Now, manufacturers are developing vaccines to fight the South African strain. The US Moderna, Inc., which developed an mRNA vaccine against the original virus, announced on February 24 that it had provided a test vaccine effective against the South African strain to the National Institutes of Health (NIH). Normally, vaccines and other pharmaceuticals are tested in humans after basic research and animal experiments have been duly conducted. In the case of the coronavirus vaccine, however, urgent need has led to the creation of a mechanism where basic research, animal testing, and clinical testing are conducted simultaneously. Moderna, Inc.'s South African vaccine is now suddenly undergoing clinical trials. There is a danger that this will become the "new normal" common practice in the development of drugs and vaccines.
Japanese pharmaceutical companies dependent on novel coronavirus vaccine
As the novel coronavirus spreads, fewer people are going to the hospital and pharmaceutical sales have dropped significantly. Takeda Pharmaceutical Co., Ltd. being forced to sell assets related to four antidiabetic drugs sold in Japan on February 26 is symbolic. Takeda is placing its hopes on Moderna, Inc.'s coronavirus vaccine, which the company manufactures and sells. It seems that this dependence of Japanese pharmaceutical companies on vaccines will continue to grow. On March 4, JCR Pharmaceuticals announced the establishment of a new vaccine manufacturing plant for production of the AstraZeneca KK coronavirus vaccine in Kobe Science Park in Nishi Ward, Kobe. The plant is scheduled to go into operation in 2023, which is still a long way off, but is expected to produce variant vaccines as well as vaccines for new infections.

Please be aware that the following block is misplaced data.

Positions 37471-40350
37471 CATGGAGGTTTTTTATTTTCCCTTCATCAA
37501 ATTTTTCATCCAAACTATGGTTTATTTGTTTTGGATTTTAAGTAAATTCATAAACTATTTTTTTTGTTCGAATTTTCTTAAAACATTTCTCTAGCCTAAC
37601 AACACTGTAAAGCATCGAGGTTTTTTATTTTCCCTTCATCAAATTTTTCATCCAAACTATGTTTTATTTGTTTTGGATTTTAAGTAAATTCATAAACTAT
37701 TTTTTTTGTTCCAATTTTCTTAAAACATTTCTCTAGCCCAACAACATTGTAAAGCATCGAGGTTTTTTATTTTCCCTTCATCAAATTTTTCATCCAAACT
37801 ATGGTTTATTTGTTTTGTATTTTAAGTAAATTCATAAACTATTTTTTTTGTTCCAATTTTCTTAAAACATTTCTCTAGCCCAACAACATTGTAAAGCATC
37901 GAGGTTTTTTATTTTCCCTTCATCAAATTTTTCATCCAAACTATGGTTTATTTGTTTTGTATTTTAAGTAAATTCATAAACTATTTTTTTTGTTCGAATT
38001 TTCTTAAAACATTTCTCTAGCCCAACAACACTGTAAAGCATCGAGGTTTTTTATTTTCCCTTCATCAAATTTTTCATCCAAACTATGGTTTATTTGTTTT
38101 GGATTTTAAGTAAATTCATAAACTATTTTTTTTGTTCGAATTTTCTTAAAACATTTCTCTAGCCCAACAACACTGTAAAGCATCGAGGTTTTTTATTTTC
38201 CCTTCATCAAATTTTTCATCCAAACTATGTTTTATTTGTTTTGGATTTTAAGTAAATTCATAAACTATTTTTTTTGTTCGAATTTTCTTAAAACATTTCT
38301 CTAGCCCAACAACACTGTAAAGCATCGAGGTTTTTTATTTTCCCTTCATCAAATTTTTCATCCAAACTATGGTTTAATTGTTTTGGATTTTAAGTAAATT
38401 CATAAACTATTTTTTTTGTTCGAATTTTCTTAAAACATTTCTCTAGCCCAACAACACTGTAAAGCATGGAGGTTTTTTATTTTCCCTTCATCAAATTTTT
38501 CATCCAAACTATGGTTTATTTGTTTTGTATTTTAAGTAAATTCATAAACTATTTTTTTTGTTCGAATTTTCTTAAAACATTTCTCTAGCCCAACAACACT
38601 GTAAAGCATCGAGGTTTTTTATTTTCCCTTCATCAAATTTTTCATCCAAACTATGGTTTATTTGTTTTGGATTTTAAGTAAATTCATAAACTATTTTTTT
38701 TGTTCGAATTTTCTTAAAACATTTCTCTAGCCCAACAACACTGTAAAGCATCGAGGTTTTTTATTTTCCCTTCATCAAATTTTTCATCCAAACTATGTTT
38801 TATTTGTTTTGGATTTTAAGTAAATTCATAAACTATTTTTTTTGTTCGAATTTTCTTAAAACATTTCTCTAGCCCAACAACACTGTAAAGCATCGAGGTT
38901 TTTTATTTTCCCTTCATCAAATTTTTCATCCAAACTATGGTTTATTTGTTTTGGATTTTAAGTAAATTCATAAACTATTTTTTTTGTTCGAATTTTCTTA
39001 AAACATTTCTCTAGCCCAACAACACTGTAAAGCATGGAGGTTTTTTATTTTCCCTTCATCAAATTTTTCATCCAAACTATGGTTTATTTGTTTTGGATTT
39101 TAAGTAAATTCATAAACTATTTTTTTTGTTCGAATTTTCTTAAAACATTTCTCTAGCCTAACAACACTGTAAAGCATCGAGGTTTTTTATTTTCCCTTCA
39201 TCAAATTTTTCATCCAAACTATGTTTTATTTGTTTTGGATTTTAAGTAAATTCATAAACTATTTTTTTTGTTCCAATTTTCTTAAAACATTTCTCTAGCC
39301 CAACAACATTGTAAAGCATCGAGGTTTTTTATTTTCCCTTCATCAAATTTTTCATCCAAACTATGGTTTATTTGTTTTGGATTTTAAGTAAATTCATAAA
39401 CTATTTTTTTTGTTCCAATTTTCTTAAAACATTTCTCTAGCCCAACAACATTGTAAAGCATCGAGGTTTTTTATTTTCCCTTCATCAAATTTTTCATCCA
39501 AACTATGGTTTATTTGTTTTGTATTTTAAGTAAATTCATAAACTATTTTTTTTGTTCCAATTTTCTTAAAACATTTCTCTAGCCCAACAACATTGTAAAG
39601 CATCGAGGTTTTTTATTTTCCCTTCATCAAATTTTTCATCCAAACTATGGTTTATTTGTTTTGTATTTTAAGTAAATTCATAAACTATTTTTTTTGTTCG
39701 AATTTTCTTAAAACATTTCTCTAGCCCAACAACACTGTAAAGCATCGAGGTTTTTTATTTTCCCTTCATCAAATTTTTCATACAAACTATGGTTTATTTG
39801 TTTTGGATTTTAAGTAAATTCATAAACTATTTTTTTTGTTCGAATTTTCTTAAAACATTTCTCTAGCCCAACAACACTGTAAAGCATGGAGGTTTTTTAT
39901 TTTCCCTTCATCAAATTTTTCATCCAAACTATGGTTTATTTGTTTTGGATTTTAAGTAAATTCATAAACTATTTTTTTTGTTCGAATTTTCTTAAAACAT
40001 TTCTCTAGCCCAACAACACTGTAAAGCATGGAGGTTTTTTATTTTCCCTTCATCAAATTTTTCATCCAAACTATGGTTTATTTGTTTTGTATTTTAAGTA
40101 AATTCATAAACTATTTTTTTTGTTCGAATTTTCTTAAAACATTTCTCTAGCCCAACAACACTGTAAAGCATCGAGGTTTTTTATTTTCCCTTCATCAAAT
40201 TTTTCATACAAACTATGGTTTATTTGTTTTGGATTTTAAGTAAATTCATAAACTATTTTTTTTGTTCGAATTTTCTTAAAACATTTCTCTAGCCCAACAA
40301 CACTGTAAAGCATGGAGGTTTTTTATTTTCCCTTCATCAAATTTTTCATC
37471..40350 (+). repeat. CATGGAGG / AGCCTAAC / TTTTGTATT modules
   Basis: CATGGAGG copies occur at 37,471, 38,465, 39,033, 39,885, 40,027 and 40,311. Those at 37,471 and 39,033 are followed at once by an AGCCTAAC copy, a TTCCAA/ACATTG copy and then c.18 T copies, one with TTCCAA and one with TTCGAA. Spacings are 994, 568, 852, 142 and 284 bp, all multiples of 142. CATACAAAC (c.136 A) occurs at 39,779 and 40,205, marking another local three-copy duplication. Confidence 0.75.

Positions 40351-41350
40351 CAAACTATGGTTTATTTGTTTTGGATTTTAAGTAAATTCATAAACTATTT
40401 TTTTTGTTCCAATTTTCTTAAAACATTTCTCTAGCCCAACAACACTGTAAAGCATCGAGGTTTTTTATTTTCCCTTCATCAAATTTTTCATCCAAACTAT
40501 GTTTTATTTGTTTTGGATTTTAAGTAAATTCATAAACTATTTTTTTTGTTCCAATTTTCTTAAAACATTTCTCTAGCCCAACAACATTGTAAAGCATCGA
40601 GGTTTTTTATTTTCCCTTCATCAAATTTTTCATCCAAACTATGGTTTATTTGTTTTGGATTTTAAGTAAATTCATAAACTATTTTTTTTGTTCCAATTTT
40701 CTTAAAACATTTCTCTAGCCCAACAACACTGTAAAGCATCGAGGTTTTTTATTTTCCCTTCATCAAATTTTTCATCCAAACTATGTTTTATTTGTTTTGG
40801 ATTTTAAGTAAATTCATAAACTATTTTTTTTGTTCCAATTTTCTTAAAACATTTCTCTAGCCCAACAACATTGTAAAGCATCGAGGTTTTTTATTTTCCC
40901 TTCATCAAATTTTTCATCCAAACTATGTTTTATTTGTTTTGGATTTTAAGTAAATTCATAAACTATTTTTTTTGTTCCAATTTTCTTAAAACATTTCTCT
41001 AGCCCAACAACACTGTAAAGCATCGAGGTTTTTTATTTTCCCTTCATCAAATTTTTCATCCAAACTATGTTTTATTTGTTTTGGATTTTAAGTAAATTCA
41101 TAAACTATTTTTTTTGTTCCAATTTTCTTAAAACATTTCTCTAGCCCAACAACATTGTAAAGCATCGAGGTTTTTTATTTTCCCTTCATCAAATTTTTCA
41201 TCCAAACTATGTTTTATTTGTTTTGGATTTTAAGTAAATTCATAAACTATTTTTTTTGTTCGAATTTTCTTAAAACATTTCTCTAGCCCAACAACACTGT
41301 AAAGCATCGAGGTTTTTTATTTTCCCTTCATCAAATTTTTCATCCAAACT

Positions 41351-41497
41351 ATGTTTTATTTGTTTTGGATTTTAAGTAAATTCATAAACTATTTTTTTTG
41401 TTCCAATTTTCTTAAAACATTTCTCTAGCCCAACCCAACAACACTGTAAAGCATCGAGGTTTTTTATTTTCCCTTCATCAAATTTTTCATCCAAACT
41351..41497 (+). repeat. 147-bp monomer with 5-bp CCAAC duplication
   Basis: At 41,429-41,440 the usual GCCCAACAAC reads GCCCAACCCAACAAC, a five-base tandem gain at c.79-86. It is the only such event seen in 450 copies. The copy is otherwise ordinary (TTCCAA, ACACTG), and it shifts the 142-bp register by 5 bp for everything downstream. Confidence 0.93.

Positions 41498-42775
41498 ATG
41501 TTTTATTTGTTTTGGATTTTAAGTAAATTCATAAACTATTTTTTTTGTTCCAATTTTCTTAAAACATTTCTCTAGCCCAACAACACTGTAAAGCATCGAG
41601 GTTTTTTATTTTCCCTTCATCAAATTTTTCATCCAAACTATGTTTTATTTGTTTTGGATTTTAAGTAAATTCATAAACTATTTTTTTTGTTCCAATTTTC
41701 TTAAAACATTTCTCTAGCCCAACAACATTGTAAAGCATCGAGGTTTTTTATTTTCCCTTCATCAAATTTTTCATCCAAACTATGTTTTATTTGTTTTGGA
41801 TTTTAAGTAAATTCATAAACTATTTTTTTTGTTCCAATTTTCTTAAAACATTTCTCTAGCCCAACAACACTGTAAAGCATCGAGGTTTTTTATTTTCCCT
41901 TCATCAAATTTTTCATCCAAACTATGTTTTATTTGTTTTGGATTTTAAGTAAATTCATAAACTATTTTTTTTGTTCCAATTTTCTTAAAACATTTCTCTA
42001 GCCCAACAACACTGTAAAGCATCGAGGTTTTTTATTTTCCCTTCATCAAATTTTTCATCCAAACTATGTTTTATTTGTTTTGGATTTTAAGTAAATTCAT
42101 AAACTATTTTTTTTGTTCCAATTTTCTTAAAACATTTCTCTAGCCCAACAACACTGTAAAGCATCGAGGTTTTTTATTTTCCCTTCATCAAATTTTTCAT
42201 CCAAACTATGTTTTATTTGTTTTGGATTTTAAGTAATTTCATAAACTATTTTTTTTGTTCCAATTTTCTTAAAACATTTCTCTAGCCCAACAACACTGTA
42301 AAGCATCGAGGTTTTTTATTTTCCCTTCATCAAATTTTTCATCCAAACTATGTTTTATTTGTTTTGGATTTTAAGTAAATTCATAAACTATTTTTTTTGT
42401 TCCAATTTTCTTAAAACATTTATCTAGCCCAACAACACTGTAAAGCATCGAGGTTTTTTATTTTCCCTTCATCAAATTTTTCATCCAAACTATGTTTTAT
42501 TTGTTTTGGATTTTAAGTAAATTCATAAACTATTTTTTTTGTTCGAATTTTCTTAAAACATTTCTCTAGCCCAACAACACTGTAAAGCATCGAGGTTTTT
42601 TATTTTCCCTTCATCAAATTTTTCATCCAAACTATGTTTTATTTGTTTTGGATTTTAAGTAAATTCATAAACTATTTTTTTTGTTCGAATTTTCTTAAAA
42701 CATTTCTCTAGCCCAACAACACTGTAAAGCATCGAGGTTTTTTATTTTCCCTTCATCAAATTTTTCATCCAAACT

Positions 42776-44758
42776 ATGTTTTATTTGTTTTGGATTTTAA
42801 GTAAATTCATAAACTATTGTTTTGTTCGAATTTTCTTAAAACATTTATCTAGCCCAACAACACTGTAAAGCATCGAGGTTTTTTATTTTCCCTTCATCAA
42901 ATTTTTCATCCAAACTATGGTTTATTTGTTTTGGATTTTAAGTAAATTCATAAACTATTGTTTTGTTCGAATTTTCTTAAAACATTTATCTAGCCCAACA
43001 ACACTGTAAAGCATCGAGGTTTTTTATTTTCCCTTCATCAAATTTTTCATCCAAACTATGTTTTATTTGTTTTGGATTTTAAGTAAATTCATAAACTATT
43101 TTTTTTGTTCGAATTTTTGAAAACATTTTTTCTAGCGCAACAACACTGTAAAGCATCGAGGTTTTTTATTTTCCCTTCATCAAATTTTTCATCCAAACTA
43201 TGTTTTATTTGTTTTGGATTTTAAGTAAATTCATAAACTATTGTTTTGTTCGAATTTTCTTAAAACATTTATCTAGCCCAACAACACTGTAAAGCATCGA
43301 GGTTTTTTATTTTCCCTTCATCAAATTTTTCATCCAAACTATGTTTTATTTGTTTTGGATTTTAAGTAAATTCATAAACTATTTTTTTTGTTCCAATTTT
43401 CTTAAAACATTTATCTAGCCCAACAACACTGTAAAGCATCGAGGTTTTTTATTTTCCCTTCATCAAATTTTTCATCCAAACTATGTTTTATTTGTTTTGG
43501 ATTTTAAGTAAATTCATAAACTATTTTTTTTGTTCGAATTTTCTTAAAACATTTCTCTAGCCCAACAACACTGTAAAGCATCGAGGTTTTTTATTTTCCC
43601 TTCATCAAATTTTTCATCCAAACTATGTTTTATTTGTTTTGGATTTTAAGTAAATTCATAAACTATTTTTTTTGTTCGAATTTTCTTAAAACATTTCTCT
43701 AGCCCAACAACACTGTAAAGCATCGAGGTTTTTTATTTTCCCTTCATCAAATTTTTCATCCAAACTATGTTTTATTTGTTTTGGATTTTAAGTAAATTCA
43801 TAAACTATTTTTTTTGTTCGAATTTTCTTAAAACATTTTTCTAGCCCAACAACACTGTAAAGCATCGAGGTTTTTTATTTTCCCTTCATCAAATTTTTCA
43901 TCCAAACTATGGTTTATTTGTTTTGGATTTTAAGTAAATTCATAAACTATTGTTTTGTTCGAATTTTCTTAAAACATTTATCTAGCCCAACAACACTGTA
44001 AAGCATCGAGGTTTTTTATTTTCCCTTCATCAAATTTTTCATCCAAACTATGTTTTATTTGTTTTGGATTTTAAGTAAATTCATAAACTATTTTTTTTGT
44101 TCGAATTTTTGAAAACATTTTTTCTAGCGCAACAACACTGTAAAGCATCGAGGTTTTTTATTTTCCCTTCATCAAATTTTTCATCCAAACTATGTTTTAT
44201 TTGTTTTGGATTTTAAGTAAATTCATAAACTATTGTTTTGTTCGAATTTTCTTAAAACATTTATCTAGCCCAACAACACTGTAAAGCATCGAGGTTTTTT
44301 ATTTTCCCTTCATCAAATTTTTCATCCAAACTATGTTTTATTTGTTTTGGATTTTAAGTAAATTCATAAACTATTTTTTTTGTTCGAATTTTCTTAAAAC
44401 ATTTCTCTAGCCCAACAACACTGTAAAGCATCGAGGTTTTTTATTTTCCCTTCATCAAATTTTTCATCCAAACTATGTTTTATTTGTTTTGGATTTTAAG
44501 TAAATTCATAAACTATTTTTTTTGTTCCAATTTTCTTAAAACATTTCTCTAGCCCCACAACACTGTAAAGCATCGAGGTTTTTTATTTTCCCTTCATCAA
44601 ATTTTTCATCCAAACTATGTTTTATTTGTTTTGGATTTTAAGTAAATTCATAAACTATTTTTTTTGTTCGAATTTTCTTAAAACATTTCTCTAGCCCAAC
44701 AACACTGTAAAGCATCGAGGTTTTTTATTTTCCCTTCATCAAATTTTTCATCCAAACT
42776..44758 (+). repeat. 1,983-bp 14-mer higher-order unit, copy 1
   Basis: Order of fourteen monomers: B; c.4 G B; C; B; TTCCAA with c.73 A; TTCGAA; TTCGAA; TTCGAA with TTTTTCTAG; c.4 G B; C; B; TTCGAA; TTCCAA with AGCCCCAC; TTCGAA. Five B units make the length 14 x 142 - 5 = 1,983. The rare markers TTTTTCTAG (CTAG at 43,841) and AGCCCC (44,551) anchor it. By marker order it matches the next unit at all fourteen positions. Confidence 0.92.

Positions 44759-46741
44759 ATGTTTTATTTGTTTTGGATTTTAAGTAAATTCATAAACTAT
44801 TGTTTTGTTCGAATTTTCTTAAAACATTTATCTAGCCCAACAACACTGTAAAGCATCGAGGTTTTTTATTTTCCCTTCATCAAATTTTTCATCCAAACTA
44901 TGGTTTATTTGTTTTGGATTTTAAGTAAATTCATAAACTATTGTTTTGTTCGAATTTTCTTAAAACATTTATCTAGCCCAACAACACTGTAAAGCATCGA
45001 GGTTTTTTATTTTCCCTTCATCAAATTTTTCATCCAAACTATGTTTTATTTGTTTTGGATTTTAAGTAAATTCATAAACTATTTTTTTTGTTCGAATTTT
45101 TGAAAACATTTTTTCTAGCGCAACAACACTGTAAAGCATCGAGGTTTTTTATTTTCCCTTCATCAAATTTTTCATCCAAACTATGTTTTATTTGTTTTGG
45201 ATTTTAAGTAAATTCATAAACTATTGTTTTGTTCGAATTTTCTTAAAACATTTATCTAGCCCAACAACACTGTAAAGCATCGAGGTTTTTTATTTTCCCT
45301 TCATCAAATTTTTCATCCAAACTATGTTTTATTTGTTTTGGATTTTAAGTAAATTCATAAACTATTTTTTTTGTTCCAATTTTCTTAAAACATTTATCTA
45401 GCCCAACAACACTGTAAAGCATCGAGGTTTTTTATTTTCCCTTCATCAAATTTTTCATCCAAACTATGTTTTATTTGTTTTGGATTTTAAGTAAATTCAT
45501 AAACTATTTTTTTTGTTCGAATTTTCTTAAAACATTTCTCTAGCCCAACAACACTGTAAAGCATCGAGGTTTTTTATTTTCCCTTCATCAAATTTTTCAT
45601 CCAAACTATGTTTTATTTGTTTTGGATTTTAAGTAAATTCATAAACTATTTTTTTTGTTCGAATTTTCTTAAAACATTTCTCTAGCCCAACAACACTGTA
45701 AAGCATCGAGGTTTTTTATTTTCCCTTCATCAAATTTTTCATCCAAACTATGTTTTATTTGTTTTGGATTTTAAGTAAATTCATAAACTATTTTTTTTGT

Moves to approve genome-edited fish accelerate
MHLW has been stepping up efforts to approve genome-edited fish by holding a series of expert panel meetings of the ministry's Food Sanitation Council, which effectively determines the approval of genetically modified and genome-edited foods, on February 10, and March 8 and 17 (See BJ March 2021
). This is seen as a move to approve the "fleshy (fast-growing) red sea bream" developed by Kyoto University and Kinki University. Following the high-GABA tomato (See BJ January 2021
), the government has begun to move toward commercialization of the fleshy red sea bream.
Petition to demand labeling of genome-edited crop seeds and seedlings
On March 1, the NO! Genetically Modified Food Campaign and other citizens' organizations launched a petition to call for the labeling of genome-edited food seeds and seedlings. Free distribution of Sanatech Seed's high-GABA tomato seedlings (See BJ January 2021
) is about to begin, and, as things stand, they may be cultivated and distributed in the same way as ordinary tomatoes. In the current situation, farmers who do not want to grow genome-edited crops, businesses who do not want to use raw materials produced from genome-edited crops, and consumers who do not want to eat genome-edited food will be deprived of their right to choose.
Note: External links provided for the information of users in no way imply CBIC endorsement for views expressed in those websites, nor is CBIC in any way responsible for the content of external Internet sites.